WE DID PSYCHIC readings for each other all the time. It was the ’70s. We felt stuck in the Mississippi Delta; we were restless, often bored, and not stimulated enough. Imagining the future was a way of escaping our limited circumstances.
None of us had done the hippie pilgrimage to San Francisco, but our mentor, a wise and patient older sculptor, had lived in New York and New Jersey for decades before returning to Greenville to teach art classes in what had been the family corner store. He brought a mystical perspective to our mundane frustrations — a little Plato mixed with “The Tibetan Book of the Dead.” Over many a coffee at both Jim’s Café and Brown’s Delish Shoppe, he taught me astrology; I practiced with the natal charts of all my friends. Leon could do astral projection too — I tried but could never manage to do it. So he surprised me once by recommending me to a woman who had called him for a psychic reading. The next thing I knew I was walking into her house, past her teenage kids hanging out in the front yard, and using a deck of regular playing cards to do a reading at the kitchen table. I had taught myself how to do it by making up a system to entertain friends in the spur of a moment; to my surprise, I was now discovering that it worked.
The woman was desperate to know whether her husband, who was having an affair, would come back to her. In the middle of the reading, he walked in the back door and looked at me sheepishly. I brought the reading to a close, and she never called back.
We were restless, often bored, and not stimulated enough. Imagining the future was a way of escaping our limited circumstances.
I occasionally did readings for my mother, but my father surprised me one day by saying that one of his hunting buddies wanted me to come to his house and read for him and his wife. They had bought tickets for a trip to Lebanon. I told them that they wouldn’t be going, but I didn’t know why. Shortly after, their trip was canceled due to the start of the Lebanese Civil War.
There was a clairvoyant among us named David Kain; he had been a professional crystal ball gazer in New Orleans. He used psychometry — taking something that belongs to you and holding it in his hands to get an impression. Often, he didn’t need an object. He would spontaneously weigh in, and would see omens too. But he also drank too much. I remember driving through a blinding rainstorm with him when he was high; he saw an omen, something out the window, while ignoring the obvious danger that we could hardly see the road.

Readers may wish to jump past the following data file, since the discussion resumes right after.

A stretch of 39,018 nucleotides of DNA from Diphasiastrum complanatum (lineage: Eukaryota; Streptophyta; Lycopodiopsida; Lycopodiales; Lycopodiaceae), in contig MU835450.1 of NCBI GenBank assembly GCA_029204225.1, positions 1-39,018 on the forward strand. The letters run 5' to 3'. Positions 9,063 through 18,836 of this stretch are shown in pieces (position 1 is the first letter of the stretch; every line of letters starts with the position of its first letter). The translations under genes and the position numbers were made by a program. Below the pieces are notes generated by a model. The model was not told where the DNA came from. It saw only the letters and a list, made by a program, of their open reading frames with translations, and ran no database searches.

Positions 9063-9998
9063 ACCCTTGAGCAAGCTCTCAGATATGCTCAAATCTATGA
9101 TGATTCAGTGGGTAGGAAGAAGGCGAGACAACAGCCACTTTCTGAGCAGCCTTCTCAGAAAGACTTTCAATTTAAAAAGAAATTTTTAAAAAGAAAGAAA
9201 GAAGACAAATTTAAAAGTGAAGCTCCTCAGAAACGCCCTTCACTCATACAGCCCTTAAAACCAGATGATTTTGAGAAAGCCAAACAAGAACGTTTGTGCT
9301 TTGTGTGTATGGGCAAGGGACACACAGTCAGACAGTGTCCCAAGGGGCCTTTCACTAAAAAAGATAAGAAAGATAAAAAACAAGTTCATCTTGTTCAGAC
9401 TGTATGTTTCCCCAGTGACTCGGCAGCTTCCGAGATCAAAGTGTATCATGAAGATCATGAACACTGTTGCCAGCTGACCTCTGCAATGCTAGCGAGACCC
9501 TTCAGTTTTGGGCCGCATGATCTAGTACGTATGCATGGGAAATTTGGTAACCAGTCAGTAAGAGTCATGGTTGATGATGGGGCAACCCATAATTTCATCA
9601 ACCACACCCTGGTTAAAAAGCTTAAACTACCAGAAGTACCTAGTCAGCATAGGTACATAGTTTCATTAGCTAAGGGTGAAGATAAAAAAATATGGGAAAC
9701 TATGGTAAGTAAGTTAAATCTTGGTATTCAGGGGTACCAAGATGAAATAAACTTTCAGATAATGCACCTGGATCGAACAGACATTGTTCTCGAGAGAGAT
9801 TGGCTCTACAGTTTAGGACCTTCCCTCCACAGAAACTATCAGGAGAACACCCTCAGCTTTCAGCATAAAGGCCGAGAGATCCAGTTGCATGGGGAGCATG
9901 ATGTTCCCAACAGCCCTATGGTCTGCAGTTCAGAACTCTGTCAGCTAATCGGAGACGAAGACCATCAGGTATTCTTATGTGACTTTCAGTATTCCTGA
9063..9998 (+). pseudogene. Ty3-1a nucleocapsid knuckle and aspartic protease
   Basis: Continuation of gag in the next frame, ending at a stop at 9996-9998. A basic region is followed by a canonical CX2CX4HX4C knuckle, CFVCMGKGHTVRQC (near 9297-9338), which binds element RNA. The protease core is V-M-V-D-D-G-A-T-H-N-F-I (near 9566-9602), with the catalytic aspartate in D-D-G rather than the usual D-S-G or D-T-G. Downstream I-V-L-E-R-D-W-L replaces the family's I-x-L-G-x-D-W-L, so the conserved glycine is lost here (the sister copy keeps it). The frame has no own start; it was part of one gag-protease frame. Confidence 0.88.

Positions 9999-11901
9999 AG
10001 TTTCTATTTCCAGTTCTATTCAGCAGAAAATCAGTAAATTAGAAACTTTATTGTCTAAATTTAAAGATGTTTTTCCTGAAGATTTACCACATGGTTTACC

I studied with an astrologer in Memphis who specialized in horary astrology, where a horoscope is based on the moment a question is asked. She also did charts for propitious times to do things. In my case, years later, that meant travel times: the time “when you leave your home and close the door behind you.” For me, it also meant the best times to pitch proposals. As a freelancer in New York, I needed every possible advantage when sending stories to editors with big slush piles. As an artist, I needed the right times to send grant applications. She would cast the chart, provide a synopsis, and sometimes give me a few caveats. My favorite travel time was for a trip to Europe after I’d received a grant in photography. She said it was going to be full of amazing and colorful adventures, and aside from the moment my camera fell apart in Zurich, it lived up to the forecast. A few years later, I booked a trip to London so impulsively that I forgot to check with her first. I was invited to house-sit over the holidays, and my friend left me with a dying dog and an unexpected roommate who was chattering nonstop, on cocaine. Bad experiences can be memorable, but I wouldn’t choose them.